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Lung mass in a dog

Well a bit of a sad day today. We had a Lulu a 10 year old Labrador come in for xrays as she has had an ongoing cough for the last few months. Initially when she came in for this problem around a month ago - she had all the signs and findings of Bordetella bronchiseptica infection (otherwise known as Kennel cough!) and she was treated for this. With no improvement after a 2 week course of an appropriate antibiotic, the decision was made to take some chest xrays.

 

Chest xrays help us differentiate a lung problem from an upper airway problem and from a heart problem! Large breed dogs, particularly older labs, quite commonly get an upper respiratory problem called 'Laryngeal paralysis' - where the larynx (in the throat) doesn't open as wide as it should - often leading to coughing and hoarse breathing. Lung problems that could cause a cough include anything from asthma, infection, lungworm, pneumonia, cancer and many more! Heart problems include the common dilated cardiomyopathy which causes a dilated heart and thin walled heart muscle, heartworm, cancer and again, many more. This is why getting a least 2 - 3 chest films is so important.

Lulu had 4 different chest xrays taken today under a general anesthetic (to ensure she didn't move -  which would cause a blurred image). The xrays revealed a large abnormal mass in the lung.

Lung Mass dogPlease have a look at the xray from today below (the quality isn't as good as I took a photo with my digital camera)! Can you spot the mass? The heart here is definitely bigger than usual. We measure the heart a special way by adding the width and height compared to the vertebrae above the chest (the thoracic vertebrae). This gives us a special score (the VHS - vertebral heart score) that allows us to assess the heart size of ALL breeds of dogs. Lulu definitely has heart enlargement which could be contributing to her cough - and so she will be sent for an echo (ultrasound of the heart) very soon.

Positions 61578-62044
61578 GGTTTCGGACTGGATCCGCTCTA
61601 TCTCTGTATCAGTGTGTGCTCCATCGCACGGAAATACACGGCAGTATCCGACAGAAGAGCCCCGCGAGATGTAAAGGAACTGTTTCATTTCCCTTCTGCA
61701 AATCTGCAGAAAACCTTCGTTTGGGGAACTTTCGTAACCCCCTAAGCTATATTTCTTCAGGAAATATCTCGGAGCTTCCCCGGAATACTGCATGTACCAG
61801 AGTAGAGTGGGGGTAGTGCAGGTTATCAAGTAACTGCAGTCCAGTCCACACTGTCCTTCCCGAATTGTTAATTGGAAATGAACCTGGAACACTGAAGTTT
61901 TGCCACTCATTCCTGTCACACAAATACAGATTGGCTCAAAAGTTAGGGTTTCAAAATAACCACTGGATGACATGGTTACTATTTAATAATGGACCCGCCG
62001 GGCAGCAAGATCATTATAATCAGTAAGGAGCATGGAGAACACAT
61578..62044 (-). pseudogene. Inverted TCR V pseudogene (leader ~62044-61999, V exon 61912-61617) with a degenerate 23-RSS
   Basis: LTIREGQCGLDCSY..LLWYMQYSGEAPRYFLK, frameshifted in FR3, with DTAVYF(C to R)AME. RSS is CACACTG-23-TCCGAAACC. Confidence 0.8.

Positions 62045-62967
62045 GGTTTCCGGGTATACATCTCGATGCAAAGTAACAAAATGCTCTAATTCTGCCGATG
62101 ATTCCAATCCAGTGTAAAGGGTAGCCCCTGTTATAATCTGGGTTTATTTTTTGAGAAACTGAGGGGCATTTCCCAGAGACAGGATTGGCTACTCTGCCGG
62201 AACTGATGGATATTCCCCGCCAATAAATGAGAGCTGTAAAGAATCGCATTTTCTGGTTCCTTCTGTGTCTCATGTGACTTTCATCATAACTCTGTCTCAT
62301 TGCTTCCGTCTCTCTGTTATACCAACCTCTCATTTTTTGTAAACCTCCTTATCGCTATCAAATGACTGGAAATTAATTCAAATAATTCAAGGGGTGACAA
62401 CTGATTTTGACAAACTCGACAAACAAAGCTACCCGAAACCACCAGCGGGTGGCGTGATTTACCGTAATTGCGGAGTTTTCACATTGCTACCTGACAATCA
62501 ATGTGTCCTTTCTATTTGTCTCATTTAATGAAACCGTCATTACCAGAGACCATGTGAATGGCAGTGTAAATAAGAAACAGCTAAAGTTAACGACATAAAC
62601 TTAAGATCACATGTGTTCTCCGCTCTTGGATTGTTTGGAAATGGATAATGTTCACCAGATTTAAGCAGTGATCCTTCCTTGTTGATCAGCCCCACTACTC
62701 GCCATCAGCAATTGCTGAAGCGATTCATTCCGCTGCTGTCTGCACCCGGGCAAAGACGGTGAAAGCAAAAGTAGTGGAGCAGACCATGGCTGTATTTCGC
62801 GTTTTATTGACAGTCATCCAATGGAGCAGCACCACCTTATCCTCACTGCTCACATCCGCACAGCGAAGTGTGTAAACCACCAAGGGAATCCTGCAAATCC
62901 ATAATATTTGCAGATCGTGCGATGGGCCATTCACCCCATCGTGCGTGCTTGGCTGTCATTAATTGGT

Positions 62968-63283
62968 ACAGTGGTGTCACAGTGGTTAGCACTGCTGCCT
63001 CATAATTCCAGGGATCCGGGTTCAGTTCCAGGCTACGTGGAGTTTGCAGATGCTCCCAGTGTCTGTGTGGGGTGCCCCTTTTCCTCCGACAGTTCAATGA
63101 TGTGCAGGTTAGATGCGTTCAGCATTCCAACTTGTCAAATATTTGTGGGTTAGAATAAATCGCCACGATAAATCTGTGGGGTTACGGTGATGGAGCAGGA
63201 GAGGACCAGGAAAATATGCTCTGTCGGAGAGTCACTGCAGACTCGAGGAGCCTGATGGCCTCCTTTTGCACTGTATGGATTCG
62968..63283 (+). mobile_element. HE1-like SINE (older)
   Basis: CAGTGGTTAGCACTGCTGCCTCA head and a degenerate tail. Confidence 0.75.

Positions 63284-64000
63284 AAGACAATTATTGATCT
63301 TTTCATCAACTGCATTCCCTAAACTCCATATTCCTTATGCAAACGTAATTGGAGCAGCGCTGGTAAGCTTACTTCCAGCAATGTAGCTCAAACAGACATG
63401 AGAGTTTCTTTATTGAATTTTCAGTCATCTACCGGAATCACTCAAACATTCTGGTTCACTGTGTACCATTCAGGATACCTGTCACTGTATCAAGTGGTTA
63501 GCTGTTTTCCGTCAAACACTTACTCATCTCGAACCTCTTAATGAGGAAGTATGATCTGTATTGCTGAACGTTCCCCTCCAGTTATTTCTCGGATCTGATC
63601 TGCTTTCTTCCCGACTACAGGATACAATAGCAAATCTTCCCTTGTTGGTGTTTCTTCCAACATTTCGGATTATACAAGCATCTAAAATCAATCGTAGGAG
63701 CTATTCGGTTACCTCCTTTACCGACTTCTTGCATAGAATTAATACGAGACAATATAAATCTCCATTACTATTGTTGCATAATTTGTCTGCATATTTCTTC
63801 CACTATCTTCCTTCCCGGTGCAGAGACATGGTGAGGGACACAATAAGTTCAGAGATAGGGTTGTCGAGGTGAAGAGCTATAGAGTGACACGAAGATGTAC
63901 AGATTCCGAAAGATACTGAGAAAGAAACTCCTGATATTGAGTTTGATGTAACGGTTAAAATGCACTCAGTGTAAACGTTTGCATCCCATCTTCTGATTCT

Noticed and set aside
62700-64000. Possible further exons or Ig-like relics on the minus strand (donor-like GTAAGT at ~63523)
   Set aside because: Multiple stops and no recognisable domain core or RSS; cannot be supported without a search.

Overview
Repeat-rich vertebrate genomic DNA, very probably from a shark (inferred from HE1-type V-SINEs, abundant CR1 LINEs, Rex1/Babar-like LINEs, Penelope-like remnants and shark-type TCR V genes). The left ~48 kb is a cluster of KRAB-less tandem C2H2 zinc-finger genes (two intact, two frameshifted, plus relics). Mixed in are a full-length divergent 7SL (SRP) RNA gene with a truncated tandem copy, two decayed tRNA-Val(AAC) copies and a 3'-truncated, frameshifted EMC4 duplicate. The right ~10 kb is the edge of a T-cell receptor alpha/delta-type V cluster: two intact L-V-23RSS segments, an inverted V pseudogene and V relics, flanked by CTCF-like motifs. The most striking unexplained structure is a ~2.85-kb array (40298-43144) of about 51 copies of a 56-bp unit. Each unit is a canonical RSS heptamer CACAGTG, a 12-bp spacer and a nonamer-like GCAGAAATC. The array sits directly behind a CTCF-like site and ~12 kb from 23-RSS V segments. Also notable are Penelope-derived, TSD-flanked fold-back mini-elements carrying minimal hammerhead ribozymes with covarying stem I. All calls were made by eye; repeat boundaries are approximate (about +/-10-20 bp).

Did you find the mass? Do you know what end of the picture the head would be? Where is the trachea (windpipe)? Have a look at the image below for more help! (Sorry! I had to use 'paint'!)

If you switch between the two images you can very easily spot the abnormal mass up behind the heart. This area is usually approximately the same black color that you can see to the left of the heart. The question is - what is this mass? Is it a tumor? It is a localized infeciton (aka - an lung abscess)? The mass was visible in the same spot in all four xrays confirming it's place within the chest in a certain part of the lungs - the right caudal lung lobe. Given lulu's age and how the mass looks on the xray - it is very much likely that this a tumor. Even if this is the case - there are even more questions to ask! Is this a primary lung tumor (did it start in the lungs?) or is it a secondary lung tumor (is there a tumor somewhere in the body that has metastasized (spread) to other parts of the body, Lung Mass 2 including this section of lung)? The answer for now is - we don't know. There will have to be more work done to find this out. Lulu may now be referred to a specialist for this further work up and a decision can then be made about what will be done (if anything) for this abdnormal finding.

An interesting case - but a sad one in that, this is most likely a lung tumor!

I hope you have learnt something from this blog post - even if it's just seeing what a dog chest looks like on xray!

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Tuesday, 24 November 2020

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